“Maybe not ever,” I said. “That just don’t sit right with me.” 

“And why not?” she asked.

“I’m not trying to be smart, Ivy,” I told her. “I just think it’s… it’s too mean a thing for a girl, that’s all. War is just plain mean.”

“I can be mean,” she said.

“No, you can’t be. Not that mean. I’d rather go instead of you.” 

She looked at me, curious to my serious. “You ain’t mean enough, either, Cousin Jim.” 

Something grabbed hold of her line, and she tugged hard enough to hook it. She was laughing the whole time, and I didn’t want to think about the war anymore. It was a big ole mud– at least six pounds, I’d say — and it would feed her folks well. Then I hooked one, and, after a while, she pulled in another two. I could smell the sweat on her neck, and I swear it was perfume, the smell of gardenias.

And now the hounds watch me and Pa settle in for the night. I slouch next to him as he smokes, and he watches me scrape the fishbones from his supper plate into the weeds. The dogs whine. They have already fed. 

“You been spending time with your Cousin Ivy?” he asks. He is hitching up his trousers and he tucks in his undershirt after they are hitched. 

“Been with her today by the river,” I tell him. “She caught three and I brung in two.” 

“You know what I mean, Jim.”

“Daddy, she is my cousin.” I ain’t called him Daddy in three or five years. “She is also a dependable friend.” 

“She is your cousin twice removed, a cousin to a side-cousin. You are allowed to be with her, if she is your preference.”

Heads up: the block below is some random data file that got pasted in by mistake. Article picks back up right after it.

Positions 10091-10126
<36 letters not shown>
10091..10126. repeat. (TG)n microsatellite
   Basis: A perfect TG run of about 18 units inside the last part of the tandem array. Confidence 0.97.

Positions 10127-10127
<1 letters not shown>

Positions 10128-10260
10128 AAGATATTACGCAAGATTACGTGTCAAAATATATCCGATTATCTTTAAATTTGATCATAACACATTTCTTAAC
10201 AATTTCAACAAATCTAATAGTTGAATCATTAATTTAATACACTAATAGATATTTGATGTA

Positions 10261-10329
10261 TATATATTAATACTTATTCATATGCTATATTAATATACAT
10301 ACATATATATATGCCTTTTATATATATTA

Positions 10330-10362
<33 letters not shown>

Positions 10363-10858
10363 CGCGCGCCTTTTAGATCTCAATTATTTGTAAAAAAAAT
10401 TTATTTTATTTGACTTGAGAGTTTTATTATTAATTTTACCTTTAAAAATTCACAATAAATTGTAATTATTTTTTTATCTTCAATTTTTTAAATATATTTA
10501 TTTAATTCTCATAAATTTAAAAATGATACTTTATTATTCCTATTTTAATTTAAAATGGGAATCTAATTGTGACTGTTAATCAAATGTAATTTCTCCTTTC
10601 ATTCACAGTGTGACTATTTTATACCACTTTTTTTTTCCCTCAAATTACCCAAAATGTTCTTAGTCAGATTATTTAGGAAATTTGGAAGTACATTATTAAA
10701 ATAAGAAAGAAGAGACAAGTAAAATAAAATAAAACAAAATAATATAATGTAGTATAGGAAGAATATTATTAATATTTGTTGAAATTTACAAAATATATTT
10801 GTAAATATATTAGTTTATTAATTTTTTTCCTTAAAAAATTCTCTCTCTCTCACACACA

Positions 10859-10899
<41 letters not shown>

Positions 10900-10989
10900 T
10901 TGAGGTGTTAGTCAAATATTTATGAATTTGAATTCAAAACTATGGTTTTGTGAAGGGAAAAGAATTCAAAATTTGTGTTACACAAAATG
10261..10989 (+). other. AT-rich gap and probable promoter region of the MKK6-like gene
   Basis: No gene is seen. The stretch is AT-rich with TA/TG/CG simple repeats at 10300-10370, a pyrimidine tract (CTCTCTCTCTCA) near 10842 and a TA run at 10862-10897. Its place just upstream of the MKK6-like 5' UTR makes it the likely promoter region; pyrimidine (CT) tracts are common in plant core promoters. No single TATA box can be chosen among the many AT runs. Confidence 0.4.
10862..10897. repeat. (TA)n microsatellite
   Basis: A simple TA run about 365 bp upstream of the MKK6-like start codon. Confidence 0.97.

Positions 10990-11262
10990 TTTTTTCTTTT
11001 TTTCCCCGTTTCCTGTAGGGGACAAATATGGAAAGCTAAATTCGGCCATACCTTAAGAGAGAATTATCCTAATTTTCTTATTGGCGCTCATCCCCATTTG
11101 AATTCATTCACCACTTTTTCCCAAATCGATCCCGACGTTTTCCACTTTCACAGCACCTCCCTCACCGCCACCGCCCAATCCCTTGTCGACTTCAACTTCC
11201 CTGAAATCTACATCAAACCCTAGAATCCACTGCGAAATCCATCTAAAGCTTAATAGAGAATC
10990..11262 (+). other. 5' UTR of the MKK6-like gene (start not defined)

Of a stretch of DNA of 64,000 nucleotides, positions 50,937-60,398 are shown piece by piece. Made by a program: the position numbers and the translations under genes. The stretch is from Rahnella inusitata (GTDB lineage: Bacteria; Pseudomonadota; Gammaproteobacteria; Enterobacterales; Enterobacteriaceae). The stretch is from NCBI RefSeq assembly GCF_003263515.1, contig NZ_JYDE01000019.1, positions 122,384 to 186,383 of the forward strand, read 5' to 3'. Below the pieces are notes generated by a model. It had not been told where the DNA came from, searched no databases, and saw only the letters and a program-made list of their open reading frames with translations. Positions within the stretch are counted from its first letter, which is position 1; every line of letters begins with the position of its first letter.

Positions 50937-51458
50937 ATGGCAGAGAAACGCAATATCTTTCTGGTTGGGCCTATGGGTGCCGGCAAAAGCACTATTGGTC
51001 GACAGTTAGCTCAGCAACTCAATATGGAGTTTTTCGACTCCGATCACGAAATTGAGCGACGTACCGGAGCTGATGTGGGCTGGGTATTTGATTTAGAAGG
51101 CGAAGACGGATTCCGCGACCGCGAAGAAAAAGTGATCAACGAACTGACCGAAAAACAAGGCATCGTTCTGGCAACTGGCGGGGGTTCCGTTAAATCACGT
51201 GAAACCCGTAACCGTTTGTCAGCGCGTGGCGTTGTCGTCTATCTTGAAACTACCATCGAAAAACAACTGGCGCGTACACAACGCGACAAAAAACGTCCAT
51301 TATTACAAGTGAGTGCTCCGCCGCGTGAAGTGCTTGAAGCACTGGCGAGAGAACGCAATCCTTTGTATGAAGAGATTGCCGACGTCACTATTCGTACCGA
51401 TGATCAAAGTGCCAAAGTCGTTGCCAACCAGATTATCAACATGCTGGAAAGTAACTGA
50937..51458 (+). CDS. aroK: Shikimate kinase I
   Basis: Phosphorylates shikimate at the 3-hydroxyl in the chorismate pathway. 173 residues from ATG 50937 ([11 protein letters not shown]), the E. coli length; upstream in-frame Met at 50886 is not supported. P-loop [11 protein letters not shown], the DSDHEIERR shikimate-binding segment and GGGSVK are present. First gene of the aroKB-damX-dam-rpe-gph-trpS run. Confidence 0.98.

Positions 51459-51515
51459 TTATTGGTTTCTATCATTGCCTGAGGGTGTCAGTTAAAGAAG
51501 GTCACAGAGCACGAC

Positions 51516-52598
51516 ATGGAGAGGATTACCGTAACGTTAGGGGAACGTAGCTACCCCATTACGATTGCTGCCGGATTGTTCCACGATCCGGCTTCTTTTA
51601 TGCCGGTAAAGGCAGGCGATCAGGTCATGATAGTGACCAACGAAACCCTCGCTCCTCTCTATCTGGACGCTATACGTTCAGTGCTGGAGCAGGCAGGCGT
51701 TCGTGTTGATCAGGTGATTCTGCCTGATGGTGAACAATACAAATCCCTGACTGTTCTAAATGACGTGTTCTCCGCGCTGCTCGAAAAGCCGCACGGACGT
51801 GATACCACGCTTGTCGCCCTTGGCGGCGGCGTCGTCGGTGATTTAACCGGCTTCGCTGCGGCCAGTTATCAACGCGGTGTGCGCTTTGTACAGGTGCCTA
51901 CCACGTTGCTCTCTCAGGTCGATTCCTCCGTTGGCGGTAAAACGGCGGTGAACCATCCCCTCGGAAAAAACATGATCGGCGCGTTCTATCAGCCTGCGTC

Charlotte-Bee, our eldest hound, howled at something near the barn, but that dog is half-blind, so we often ignore her.

“Weren’t planning,” I says. “To be with her, I mean.”

“That side of the family is slow,” he says. “They ain’t deep thinkers, is my best way of saying it. The girl herself may not be slow, but she has inherited their dispositions. Probably she will turn mean. Her daddy has that meanness, you know that. And you ain’t exactly a boxful of cleverness yourself, boy. She would have you eating out of a flower pot and drinking out of your shoe if you was so inebriated by her femininity. You understand?” 

“Daddy, she’s my cousin,” I say again, for emphasis. “And she don’t look at me that way.” 

“But you look at her that way, yessir, and if your Mama was still here, she’d already be ironing the wedding napkins and sprucin’ up her hair for such an event.” 

“Ain’t no such event to participate in,” I say, and he spat into the weeds, hitched up his drooping britches, and no more was said about that.

Sarah, the rain fell again today, exhausted, and its silver collected in our big pond.

The Great twenty-one

Gina, in one of our last bewildered days,
stood beside me at arm’s length
inside the bone-cracked shack we shared.

We watched that day finish
in a purl of pretty mauve.

We heard the timpani come from the open-windowed kitchens